Sometimes I wonder what I would do if I lived in a place where I didn’t have easy access to clear, wide wood.
Then I realize the answer: I would move.
Today I picked up about 300 board feet of 5/4 and 6/4 sugar pine – most of it 18” wide – for some projects I need to build this year my “The Furniture of Necessity” book and for a customer. I bought it from Midwest Woodworking in Norwood, Ohio, which I have written about before. And I’ll say this one last time: If you live in the Tristate and haven’t been there, then you have no right to gripe about your lumber problems.
But if you don’t live in Indi-hio-tucky, then here are a couple tips I can offer you.
1. Buy local species. I’m not going to find good alder or yew in my area. But walnut, maple, hickory and cherry are everywhere. So I’m more likely to find super boards in those species than in non-native species.
2. Be prepared to pay. Clear and wide boards are expensive. Yes, some jokers are going to score 24”-wide sapele for $1 a board foot. But if you are waiting for that kind of deal before building your project, you will never build anything. I’ve never regretted the money I’ve spent on good stock. I have regretted a few of the “deals” I’ve gotten on sketchy stuff.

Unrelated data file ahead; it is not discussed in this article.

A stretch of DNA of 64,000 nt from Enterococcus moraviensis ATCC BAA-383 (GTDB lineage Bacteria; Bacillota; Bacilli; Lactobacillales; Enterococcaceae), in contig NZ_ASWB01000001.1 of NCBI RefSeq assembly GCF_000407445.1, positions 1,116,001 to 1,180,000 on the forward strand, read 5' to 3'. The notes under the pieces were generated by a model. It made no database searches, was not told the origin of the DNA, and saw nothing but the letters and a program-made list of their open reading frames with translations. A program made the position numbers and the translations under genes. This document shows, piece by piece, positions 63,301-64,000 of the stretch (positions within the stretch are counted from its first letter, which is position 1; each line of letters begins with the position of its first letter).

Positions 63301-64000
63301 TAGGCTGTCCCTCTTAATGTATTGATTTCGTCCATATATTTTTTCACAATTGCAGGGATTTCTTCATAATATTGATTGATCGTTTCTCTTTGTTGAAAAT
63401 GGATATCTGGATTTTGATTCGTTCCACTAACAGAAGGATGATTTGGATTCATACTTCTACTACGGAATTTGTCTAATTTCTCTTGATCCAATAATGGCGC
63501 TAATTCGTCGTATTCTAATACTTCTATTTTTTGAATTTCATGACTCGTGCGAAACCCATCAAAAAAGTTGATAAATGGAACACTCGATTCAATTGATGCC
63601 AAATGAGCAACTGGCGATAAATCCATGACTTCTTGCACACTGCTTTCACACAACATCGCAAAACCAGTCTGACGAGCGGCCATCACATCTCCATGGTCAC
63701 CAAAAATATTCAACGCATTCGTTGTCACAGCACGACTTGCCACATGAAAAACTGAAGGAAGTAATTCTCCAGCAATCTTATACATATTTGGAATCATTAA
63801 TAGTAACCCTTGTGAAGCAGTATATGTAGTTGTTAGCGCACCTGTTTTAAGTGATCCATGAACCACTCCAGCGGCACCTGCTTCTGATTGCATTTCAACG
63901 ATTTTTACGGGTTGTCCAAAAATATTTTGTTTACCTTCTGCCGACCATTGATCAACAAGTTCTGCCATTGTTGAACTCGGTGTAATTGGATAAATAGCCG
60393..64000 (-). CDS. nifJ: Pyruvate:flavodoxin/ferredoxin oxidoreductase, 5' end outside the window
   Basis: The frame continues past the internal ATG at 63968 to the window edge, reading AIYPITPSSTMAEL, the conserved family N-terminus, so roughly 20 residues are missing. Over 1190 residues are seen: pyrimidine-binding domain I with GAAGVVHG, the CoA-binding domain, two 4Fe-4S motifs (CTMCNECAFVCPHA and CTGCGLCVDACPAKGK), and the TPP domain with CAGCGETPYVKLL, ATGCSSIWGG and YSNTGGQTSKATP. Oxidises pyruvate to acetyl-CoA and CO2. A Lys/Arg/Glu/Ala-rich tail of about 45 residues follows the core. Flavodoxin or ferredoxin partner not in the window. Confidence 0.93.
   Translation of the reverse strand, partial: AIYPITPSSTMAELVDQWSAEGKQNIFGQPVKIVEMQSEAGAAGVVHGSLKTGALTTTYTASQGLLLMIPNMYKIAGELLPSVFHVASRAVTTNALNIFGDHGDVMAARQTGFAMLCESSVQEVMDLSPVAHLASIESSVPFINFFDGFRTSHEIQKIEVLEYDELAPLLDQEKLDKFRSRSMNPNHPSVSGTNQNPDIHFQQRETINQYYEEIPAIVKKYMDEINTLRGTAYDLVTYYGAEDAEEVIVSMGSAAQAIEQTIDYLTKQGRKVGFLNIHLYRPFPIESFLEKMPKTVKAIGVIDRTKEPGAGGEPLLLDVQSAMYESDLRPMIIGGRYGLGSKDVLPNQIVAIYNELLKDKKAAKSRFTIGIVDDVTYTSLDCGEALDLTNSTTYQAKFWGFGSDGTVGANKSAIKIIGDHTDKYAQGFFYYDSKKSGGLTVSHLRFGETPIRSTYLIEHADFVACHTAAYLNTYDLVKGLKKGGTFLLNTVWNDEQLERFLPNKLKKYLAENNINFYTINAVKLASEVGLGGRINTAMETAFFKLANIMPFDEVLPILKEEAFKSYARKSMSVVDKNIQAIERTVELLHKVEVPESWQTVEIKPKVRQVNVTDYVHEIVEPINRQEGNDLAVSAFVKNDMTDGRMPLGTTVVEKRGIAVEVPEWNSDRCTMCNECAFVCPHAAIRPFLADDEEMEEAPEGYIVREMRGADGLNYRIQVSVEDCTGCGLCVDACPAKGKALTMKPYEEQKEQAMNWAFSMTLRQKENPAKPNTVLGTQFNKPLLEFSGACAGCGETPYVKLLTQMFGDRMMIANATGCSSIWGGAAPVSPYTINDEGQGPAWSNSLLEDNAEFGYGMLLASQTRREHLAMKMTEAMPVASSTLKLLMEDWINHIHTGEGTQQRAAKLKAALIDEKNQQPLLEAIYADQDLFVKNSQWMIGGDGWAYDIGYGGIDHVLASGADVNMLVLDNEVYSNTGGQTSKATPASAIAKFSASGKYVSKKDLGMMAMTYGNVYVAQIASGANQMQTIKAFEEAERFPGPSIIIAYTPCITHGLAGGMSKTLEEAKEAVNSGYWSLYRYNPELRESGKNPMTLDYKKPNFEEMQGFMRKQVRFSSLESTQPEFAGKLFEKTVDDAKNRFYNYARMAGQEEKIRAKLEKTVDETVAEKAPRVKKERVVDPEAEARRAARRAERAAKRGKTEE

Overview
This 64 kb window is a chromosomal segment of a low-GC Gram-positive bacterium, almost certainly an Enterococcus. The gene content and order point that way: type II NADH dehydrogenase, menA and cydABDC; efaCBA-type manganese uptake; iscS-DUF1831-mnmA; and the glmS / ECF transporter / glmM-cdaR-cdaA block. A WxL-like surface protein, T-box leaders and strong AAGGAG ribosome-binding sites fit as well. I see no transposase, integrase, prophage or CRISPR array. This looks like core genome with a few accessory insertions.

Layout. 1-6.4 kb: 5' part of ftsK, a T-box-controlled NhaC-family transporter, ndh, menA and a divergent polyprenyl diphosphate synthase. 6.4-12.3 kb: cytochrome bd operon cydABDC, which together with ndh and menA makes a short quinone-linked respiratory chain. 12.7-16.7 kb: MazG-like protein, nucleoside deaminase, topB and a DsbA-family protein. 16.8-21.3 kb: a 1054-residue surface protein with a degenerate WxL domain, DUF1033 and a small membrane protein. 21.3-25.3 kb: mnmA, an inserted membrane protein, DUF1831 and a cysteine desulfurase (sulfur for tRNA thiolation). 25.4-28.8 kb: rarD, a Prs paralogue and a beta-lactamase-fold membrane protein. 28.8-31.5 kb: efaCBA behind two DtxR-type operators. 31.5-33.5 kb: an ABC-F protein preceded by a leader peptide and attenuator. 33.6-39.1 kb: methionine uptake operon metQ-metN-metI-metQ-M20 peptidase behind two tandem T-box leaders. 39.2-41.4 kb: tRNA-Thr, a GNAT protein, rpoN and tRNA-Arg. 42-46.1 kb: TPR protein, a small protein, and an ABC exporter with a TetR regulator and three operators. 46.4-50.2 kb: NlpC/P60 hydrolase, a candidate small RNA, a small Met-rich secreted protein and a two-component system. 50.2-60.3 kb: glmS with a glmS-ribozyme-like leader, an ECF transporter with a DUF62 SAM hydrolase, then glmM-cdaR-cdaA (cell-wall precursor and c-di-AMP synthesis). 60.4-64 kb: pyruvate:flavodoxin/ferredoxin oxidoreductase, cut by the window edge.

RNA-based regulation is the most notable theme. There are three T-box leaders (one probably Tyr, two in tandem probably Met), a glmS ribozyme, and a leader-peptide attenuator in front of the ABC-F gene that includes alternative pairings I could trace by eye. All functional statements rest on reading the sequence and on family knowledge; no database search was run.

3. Put out the word and build relationships. Wood is waiting for you in surprising places. If you tell your friends and coworkers that you are always looking for old lumber, it will come your way. When you find people who sell it, nurture them. Round up when you pay or calculate your board footage. Pay cash. Pay on the spot. Make yourself their favorite customer. Restack their lumber that you picked through and didn’t buy. And buy enough so they remember you. Selling boards to individual woodworkers is a lot of effort for a lumberyard. If you realize that and try not to make yourself a pain in the butt, you will be welcome back.
And for those of you who live in a desert, develop these relationships with lumberyards that ship nationwide. Call Irion or Steve Wall Lumber. Buy a half-decent load of lumber and you’ll be on your way.
Or call a moving van and start looking for land in Pennsylvania.
— Christopher Schwarz